In researching uses for preserved lemons, I came across a really great idea – turn it into a paste. This was an extremely appealing to me – much easier to use and I was less likely to loose track of it in the fridge versus on a storage shelf. I liked this idea. I liked it a lot. I had seen a jar of a similar paste in a spice shop a while ago, got distracted and forgot to buy it. (Maybe that’s a good thing because then I’d have 3 jars of preserved lemon things I didn’t use.) A little research showed that brand contained just lemons, lemon juice, salt. Well, hell. I had two jars of THAT. More research unearthed a method – basically throw it all in a high powered blender and whirl it together with the addition of olive oil and a bit of paprika to brighten the color. I liked these additions – the olive oil made it nice and creamy and the paprika brightened the color. So that’s what I did. I had a vivid yellow, salty acidic lemon paste in no time in a form that would be much easier to use. 

The recipe I used as a guide recommend a nifty little trick I use with the last dregs of a mustard jar – add a few simple ingredients and turn those bits left in the blender into a delicious and ridiculously easy vinaigrette. Brilliant! By the way, make this paste and you’re 1000% going to do this. Just so you know.

Now then, just because I now had my preserved lemons in an easier form I wasn’t instantly bequeathed the knowledge on how to use it. So far I had a whole two ideas in my arsenal: a vinaigrette and a lamb tagine and I don’t really make that many tagines. Luckily the New York Shuk website had 34 incredible ideas (see here for the full list). Here are my favorites, several of which I’ve used my very own paste for, with excellent results:

  • My favorite use? A simple vinaigrette. Add a spoonful instead of, or in additional to, the mustard in your basic vinaigrette recipe.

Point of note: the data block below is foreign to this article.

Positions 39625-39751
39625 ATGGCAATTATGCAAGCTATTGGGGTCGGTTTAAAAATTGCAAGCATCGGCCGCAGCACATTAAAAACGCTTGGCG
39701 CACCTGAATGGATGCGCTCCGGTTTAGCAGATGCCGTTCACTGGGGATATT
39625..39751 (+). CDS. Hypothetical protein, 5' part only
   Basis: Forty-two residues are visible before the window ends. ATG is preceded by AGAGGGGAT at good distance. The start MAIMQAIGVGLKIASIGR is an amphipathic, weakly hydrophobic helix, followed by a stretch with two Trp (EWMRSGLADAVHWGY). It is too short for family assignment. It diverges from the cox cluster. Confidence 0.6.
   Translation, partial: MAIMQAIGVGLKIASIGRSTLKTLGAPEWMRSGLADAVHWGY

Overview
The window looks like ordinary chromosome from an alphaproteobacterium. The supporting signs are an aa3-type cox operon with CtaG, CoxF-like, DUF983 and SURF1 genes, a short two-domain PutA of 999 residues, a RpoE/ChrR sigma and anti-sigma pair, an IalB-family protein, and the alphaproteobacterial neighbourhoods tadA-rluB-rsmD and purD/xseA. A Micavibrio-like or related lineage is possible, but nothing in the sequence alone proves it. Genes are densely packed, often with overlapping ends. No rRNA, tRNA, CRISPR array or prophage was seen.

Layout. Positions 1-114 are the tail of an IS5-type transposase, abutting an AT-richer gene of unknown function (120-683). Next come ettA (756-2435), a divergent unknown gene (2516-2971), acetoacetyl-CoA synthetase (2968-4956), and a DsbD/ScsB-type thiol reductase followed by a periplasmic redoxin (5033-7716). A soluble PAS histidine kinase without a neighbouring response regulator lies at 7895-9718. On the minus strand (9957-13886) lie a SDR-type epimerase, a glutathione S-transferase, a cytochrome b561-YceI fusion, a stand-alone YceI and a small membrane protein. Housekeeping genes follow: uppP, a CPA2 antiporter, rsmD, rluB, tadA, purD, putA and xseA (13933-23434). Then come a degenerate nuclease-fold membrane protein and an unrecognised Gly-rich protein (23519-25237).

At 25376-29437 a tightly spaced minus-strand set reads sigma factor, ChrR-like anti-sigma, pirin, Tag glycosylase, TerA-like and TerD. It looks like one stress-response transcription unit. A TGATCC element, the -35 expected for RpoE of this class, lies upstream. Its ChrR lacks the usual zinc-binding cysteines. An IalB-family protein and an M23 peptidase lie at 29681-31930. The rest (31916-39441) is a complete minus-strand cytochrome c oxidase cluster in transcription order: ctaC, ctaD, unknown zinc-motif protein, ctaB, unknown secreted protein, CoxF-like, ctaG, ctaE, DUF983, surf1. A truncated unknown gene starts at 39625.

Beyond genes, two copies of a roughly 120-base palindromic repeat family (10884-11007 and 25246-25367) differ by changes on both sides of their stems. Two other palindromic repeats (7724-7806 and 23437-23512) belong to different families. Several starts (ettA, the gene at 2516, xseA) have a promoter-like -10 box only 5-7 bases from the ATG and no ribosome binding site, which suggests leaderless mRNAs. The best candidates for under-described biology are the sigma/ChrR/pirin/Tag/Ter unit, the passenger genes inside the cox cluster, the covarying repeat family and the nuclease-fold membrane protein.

• Delicious tuna salad – mix up your tuna fish with harissa, lemon paste and a bit of mayo for a new take. 
  • Think ceviche – add lemon paste to your impeccably fresh fish for a really lovely ceviche.
  • Add a spoonful to your Bloody Mary or other cocktail that leans a bit savory.
  • Add lemon paste to your favorite chicken or beef marinade in place of lemon or lime juice.
  • Smear the paste on your roasted salmon before cooking or brush on fish and seafood before grilling.
  • Make a compound butter for fish or steaks – cream together a stick of room temperature butter with a spoonful of lemon paste, use parchment paper to roll into a log and chill.
  • Add a zesty note to your chicken soup by adding a touch of lemon paste when serving.  
  • Instead of adding lemon juice to your hummus, add lemon paste.
  • Mix it into yogurt for a bright and flavorful dip for vegetables; top with a drizzle of olive oil and a pinch of za’atar or dukkah
  • Zip up a potato salad with a generous spoonful of lemon paste and maybe a bit of harissa for a Moroccan flair
  • Make a preserved lemon aioli by stirring a spoonful into mayonnaise to taste
  • Make Greek lemon potatoes by replacing the lemon and salt in the recipe with the preserved lemon paste.
  • Season cooked vegetables with a mixture of olive oil, lemon paste, and minced garlic. This is particularly nice with green beans and fantastic with roasted fennel.